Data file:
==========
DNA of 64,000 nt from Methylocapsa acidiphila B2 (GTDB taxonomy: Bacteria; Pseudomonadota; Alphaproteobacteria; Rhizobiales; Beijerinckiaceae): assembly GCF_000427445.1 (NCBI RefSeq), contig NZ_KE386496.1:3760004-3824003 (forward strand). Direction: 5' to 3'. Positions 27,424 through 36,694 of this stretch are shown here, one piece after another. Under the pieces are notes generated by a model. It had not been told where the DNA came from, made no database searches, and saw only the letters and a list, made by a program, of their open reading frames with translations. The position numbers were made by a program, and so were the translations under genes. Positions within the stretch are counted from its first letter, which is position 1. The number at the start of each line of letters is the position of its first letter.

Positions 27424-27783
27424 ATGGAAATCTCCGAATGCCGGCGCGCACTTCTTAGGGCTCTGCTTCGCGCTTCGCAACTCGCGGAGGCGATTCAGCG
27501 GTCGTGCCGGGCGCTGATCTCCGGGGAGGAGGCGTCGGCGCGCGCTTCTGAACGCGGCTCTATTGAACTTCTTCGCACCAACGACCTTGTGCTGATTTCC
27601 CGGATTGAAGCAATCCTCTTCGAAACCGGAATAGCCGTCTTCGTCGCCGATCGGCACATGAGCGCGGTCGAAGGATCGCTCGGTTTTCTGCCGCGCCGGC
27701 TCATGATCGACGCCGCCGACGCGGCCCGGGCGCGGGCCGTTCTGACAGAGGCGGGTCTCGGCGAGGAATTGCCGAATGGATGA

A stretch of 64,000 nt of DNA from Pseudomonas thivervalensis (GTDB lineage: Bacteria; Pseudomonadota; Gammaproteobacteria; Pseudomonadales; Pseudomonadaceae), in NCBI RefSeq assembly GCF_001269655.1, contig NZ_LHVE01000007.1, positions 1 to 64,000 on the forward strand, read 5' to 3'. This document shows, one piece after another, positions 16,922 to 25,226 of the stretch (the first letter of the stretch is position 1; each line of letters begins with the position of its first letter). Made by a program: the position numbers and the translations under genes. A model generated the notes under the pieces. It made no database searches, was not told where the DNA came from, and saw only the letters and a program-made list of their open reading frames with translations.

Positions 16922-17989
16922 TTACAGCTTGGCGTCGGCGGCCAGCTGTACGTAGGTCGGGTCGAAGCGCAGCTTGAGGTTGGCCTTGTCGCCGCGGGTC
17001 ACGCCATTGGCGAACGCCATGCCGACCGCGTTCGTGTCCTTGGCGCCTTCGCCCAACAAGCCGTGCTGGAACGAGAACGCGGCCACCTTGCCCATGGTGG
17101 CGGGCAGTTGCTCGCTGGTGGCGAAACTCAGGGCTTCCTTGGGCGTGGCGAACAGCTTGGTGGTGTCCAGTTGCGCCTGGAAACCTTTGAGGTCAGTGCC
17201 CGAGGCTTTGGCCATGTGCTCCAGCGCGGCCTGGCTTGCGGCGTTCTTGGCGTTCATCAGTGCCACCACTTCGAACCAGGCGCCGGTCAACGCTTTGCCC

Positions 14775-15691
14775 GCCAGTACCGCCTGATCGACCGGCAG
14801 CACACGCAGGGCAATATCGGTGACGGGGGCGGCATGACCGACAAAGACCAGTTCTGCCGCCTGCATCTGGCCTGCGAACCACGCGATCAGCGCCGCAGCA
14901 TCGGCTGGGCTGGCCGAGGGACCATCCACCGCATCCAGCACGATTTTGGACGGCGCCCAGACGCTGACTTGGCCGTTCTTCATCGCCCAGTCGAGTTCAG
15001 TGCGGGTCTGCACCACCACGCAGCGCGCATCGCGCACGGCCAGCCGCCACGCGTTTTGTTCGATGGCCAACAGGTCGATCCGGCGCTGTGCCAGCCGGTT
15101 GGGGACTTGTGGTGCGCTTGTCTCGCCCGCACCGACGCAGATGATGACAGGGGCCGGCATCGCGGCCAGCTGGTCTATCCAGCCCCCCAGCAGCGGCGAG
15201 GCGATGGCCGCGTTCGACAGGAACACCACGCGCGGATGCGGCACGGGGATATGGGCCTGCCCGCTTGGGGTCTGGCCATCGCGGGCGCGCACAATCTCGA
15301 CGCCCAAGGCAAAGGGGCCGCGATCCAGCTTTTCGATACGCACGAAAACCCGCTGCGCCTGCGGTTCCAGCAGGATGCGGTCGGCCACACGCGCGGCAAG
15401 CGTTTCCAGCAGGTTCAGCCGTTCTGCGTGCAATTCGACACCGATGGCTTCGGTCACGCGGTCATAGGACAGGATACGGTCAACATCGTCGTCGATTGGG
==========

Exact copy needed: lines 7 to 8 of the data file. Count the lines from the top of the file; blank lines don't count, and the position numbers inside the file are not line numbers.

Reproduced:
A stretch of 64,000 nt of DNA from Pseudomonas thivervalensis (GTDB lineage: Bacteria; Pseudomonadota; Gammaproteobacteria; Pseudomonadales; Pseudomonadaceae), in NCBI RefSeq assembly GCF_001269655.1, contig NZ_LHVE01000007.1, positions 1 to 64,000 on the forward strand, read 5' to 3'. This document shows, one piece after another, positions 16,922 to 25,226 of the stretch (the first letter of the stretch is position 1; each line of letters begins with the position of its first letter). Made by a program: the position numbers and the translations under genes. A model generated the notes under the pieces. It made no database searches, was not told where the DNA came from, and saw only the letters and a program-made list of their open reading frames with translations.

Positions 16922-17989